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Venus and Aldebaran
Two bright lights are passing close to each other in the western evening sky. One of them is impossible to miss, and it points the way to its fainter companion.
The brighter light is Venus, the brilliant “evening star.” It’s the brightest object in the night sky other than the Moon, so you just can’t miss it.
You might mistake it for something other than a planet, though. On one hand, you might think it’s an especially bright star. On the other hand, because Venus is so bright and so low in the sky, it’s easy to think it’s an approaching airplane. And many people report it as a UFO.
In reality, it’s a planet — just in toward the Sun from our own. It shines so brightly because it’s close to us, close to the Sun, and because it’s topped by clouds that reflect most of the sunlight that strikes them.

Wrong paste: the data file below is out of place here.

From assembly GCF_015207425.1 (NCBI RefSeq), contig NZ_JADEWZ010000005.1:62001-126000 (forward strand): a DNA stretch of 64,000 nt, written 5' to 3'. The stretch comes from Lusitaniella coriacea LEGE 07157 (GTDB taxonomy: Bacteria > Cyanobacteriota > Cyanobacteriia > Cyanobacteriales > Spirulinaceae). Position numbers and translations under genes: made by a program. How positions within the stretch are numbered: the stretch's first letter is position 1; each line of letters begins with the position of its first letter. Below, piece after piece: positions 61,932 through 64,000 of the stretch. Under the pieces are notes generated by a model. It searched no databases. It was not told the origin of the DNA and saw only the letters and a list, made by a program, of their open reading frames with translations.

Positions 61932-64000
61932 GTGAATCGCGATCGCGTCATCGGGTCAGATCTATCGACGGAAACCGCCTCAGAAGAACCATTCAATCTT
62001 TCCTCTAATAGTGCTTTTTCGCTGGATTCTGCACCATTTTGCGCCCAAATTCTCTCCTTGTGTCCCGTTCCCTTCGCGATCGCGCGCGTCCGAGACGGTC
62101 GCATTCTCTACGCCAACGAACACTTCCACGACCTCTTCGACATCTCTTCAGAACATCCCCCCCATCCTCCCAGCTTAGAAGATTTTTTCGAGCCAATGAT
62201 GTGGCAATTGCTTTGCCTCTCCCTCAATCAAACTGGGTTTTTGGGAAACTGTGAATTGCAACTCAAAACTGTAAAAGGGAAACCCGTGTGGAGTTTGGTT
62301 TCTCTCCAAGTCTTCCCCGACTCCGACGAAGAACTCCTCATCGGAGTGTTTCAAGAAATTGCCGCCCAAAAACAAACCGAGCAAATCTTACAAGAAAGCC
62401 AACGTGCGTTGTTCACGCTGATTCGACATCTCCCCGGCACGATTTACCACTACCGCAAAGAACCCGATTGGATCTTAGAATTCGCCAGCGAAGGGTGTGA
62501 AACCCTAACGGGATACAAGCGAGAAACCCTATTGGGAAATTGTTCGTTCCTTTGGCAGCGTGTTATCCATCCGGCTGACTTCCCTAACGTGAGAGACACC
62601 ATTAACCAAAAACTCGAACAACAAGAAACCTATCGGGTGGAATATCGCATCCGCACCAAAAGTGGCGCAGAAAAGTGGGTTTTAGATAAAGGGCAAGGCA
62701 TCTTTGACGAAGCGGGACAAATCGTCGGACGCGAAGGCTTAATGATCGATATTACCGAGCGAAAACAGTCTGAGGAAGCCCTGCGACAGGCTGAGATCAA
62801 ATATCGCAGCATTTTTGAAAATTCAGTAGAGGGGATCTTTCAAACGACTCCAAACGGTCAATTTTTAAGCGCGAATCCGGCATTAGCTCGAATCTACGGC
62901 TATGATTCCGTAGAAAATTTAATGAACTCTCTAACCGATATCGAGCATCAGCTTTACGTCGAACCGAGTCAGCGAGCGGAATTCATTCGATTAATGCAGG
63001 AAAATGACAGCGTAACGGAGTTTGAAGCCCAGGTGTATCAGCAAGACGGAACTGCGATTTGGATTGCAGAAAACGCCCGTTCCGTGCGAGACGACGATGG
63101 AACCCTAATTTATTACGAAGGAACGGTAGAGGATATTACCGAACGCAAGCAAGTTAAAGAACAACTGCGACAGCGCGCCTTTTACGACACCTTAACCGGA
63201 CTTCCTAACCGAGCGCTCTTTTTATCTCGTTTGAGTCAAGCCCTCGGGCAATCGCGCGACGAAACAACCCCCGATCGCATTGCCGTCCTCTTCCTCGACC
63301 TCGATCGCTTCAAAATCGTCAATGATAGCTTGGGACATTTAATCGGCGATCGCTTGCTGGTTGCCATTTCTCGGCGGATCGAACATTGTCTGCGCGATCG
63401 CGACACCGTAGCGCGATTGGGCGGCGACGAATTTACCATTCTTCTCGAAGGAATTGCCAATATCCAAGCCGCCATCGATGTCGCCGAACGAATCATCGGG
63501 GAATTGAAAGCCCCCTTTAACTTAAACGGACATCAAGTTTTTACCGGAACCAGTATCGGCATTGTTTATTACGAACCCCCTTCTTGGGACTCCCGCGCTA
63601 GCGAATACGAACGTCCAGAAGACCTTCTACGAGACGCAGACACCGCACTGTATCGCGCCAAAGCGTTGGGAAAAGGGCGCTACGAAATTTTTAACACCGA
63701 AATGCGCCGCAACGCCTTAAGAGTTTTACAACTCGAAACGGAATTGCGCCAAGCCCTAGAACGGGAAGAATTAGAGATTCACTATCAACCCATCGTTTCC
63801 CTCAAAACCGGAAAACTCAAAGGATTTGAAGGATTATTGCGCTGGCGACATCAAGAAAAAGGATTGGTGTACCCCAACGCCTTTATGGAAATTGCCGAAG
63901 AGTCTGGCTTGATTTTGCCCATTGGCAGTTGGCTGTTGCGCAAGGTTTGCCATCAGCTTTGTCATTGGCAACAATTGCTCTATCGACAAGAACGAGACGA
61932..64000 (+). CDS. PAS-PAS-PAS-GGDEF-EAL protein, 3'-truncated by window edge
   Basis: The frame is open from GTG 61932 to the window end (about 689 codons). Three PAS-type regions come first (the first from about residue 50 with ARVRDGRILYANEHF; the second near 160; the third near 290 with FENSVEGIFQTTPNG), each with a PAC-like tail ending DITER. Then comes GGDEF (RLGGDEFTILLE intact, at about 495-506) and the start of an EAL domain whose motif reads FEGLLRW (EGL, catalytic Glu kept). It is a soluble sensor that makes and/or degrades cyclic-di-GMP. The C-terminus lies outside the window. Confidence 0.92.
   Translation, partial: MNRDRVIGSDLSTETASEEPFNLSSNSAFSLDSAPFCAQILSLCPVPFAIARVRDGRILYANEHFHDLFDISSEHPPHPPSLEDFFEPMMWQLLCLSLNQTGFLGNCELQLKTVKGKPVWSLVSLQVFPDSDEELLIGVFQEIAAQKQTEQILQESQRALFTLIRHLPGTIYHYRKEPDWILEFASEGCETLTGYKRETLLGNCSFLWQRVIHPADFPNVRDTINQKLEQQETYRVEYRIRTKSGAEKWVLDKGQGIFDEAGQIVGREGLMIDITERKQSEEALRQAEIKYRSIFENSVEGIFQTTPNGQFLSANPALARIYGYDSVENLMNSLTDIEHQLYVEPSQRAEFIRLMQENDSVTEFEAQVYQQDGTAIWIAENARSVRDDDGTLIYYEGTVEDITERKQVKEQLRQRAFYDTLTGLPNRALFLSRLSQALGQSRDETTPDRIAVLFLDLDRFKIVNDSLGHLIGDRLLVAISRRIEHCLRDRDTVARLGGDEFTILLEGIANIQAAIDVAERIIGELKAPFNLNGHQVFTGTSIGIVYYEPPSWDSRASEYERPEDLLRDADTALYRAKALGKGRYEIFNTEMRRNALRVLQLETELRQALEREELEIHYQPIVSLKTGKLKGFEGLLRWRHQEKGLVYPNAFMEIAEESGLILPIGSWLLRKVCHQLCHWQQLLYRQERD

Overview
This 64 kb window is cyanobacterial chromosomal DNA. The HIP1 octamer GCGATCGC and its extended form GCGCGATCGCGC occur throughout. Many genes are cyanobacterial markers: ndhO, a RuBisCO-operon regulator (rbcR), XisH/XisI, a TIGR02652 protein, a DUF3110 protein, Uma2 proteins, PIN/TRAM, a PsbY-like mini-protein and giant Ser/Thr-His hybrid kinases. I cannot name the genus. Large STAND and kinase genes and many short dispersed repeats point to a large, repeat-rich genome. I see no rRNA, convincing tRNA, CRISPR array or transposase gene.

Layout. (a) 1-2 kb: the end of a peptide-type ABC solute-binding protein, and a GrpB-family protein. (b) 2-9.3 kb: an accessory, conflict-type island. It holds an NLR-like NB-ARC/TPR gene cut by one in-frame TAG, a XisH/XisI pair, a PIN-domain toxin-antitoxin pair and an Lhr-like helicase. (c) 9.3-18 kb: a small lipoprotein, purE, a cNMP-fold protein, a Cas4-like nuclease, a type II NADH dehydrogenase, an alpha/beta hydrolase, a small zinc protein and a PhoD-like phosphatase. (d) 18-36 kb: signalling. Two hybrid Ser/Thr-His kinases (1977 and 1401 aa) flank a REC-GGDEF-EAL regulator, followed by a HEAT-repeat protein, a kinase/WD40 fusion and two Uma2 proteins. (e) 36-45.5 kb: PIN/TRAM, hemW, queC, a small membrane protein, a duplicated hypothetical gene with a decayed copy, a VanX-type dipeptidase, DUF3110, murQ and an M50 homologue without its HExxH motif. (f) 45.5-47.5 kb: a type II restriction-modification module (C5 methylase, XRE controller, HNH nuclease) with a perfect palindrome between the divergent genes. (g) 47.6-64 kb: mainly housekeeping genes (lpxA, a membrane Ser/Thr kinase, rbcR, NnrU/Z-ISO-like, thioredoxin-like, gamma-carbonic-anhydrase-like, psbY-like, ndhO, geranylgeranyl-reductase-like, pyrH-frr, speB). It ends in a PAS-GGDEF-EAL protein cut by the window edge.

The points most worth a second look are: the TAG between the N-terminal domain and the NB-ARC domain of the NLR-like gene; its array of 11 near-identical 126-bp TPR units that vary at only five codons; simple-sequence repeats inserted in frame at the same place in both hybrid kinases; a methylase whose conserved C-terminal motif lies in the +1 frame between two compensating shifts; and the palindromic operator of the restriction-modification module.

The other bright light, to the left or upper left of Venus this evening, is Aldebaran. It marks the eye of Taurus, the celestial bull. It’s only about one percent as bright as Venus, but it’s among the 15 brightest true stars in all the night sky.
Aldebaran is dropping toward the Sun, so it’s a little bit lower in the sky each evening. But Venus is climbing away from the Sun, so it’s actually a little higher in the sky each evening. As a result, Venus and Aldebaran will stand side by side tomorrow night. After that, Venus will quickly pull up and away from its companion as it continues its long reign as the dazzling evening star.
Script by Damond Benningfield